Last week, Gov. Greg Abbott visited the Rio Grande Valley to see in person the impacts of both Hurricane Hanna and the coronavirus. One of these events alone is challenging for any community, but together, they put a severe strain on our healthcare system and other public resources. While these might be tough times, we are meeting them head on.
However, we cannot do it alone, which is why I was pleased the governor announced the deployment of additional resources from the state and federal government to help our community. This aid is in addition to an already deep commitment by the state to help the Rio Grande Valley contain and reverse the devastating impacts of COVID-19. As I have said before, it is going to take efforts at all levels of government — federal, state and local — for us to stop the spread of COVID-19 and finally contain this virus.
We all know our community has been deeply impacted by COVID-19. This has led to shortages of medical providers, particularly nurses. To ensure we are able to treat everyone in the community who needs it, the Texas Department of State Health Services has provided additional medical staff and equipment for our hospitals. This surge has consisted of more than 905 medical professionals in Hidalgo County alone. The state is spending more than $100 million per week addressing hot spots across the state, a large portion of which is for the Rio Grande Valley. While expensive, this has been the right and necessary move to keep our healthcare facilities operating.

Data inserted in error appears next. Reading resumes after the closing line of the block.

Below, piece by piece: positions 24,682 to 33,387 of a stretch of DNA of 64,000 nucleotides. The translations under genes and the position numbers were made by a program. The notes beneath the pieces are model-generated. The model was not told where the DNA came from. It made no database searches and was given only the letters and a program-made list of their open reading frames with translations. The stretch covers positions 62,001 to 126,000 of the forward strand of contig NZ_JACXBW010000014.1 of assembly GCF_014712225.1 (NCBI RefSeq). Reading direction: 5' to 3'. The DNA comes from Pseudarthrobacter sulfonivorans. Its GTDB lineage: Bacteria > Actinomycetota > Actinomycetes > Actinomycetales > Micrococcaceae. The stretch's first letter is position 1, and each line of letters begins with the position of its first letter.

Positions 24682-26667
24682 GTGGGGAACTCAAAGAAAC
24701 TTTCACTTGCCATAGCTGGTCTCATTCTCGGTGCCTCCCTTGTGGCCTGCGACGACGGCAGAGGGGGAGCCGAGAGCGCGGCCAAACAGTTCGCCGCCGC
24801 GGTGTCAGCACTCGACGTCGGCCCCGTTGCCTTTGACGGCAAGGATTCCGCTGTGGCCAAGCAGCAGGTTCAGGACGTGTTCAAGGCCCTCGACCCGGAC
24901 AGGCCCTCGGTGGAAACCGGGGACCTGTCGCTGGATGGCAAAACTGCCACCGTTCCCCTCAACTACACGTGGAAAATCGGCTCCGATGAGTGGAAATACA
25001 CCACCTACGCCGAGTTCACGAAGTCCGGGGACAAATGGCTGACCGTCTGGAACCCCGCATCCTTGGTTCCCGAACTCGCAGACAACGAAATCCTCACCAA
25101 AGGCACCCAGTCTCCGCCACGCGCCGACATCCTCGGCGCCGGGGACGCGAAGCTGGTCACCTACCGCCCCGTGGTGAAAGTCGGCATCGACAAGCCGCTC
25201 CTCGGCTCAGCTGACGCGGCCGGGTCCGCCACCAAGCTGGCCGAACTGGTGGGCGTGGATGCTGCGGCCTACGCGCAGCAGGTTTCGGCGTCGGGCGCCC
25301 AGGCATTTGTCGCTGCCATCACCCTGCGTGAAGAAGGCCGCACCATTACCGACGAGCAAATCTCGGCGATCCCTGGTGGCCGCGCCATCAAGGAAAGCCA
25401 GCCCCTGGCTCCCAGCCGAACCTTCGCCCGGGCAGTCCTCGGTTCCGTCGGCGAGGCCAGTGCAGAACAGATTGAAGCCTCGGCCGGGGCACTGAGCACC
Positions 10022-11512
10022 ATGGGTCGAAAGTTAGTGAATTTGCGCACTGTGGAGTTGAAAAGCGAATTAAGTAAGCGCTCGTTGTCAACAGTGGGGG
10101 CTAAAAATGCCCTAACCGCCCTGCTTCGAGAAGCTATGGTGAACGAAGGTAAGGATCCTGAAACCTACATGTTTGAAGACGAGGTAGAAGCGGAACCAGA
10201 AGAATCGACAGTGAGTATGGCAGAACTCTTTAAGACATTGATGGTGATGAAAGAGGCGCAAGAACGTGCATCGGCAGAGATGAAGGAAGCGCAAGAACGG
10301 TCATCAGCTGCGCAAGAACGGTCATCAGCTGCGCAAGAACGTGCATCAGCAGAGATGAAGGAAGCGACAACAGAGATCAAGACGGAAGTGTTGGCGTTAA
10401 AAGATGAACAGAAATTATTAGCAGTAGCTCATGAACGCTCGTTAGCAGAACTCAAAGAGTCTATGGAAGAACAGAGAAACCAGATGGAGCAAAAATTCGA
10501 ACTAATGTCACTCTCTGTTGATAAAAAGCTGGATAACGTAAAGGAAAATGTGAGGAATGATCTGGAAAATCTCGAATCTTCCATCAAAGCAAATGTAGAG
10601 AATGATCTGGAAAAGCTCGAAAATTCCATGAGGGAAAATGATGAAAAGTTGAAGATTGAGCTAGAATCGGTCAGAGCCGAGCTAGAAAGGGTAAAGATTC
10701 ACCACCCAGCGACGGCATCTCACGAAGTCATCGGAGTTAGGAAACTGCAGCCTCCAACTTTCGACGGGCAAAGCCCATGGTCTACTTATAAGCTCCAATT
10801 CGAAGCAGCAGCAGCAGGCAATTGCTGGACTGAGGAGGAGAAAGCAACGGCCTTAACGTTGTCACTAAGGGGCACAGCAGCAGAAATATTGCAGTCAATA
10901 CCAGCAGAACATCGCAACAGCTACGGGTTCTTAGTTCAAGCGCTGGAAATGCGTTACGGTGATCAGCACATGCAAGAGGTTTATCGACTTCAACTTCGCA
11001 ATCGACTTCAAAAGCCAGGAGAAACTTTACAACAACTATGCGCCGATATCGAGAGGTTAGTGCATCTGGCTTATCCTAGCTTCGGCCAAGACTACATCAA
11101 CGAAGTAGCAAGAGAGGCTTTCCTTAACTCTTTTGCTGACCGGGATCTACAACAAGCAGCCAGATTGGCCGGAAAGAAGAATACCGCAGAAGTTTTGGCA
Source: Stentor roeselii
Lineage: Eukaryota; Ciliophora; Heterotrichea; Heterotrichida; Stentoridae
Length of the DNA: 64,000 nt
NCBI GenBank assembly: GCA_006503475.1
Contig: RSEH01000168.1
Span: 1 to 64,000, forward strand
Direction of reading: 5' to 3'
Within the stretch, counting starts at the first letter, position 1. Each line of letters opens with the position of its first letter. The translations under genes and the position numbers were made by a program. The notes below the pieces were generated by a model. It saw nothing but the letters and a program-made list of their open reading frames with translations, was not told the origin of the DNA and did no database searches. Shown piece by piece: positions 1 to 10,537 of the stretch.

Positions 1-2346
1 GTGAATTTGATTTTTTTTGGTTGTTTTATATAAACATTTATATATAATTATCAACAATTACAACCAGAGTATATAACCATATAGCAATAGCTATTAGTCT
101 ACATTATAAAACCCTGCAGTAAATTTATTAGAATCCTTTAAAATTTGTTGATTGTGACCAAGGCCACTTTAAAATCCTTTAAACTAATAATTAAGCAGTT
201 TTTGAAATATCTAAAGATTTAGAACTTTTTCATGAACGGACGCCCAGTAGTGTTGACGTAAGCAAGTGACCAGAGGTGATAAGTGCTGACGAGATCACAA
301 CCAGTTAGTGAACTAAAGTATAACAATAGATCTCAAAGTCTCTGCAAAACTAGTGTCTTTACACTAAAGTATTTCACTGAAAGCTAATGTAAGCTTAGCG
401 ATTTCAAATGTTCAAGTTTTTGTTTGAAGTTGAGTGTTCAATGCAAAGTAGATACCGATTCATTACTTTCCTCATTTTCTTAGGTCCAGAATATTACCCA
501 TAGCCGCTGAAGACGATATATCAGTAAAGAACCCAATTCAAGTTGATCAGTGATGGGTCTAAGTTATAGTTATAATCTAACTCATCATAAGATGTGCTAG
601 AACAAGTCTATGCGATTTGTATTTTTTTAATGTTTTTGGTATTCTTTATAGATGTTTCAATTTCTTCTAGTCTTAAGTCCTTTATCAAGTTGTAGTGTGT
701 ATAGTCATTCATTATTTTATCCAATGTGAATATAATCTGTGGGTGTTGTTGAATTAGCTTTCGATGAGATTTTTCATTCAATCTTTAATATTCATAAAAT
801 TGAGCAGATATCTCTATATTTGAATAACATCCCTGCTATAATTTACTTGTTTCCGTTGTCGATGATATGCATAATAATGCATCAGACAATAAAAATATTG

On top of this significant investment, the governor, along with McAllen Mayor Jim Darling, announced that the McAllen Convention Center will be converted into a healthcare facility to help meet our hospital capacity needs. This facility can treat up to 250 patients and will be equipped with hospital beds, medical equipment and medical staff. Additionally, the state has or is in the process of employing step-down facilities across the state, including in Pharr and Harlingen. These sites allow individuals who no longer need to be hospitalized following COVID-19 treatment, but are still in need of some care to continue to receive that treatment while freeing up hospital space. Moreover, at the request of the state, the federal government is deploying two 85-person U.S. Army Reserve urban augmentation medical task forces to Harlingen and Edinburg to help combat COVID-19.
These are meaningful steps taken by the state and federal governments that recognize the severe challenge we have faced recently with COVID-19 and now Hurricane Hanna. It is my hope that the county will also make the necessary investments in our community with the more than $150 million it received from the federal government to fight COVID-19. This pandemic requires action at every level and from everyone in our community. If we all commit to that goal, we will beat this virus.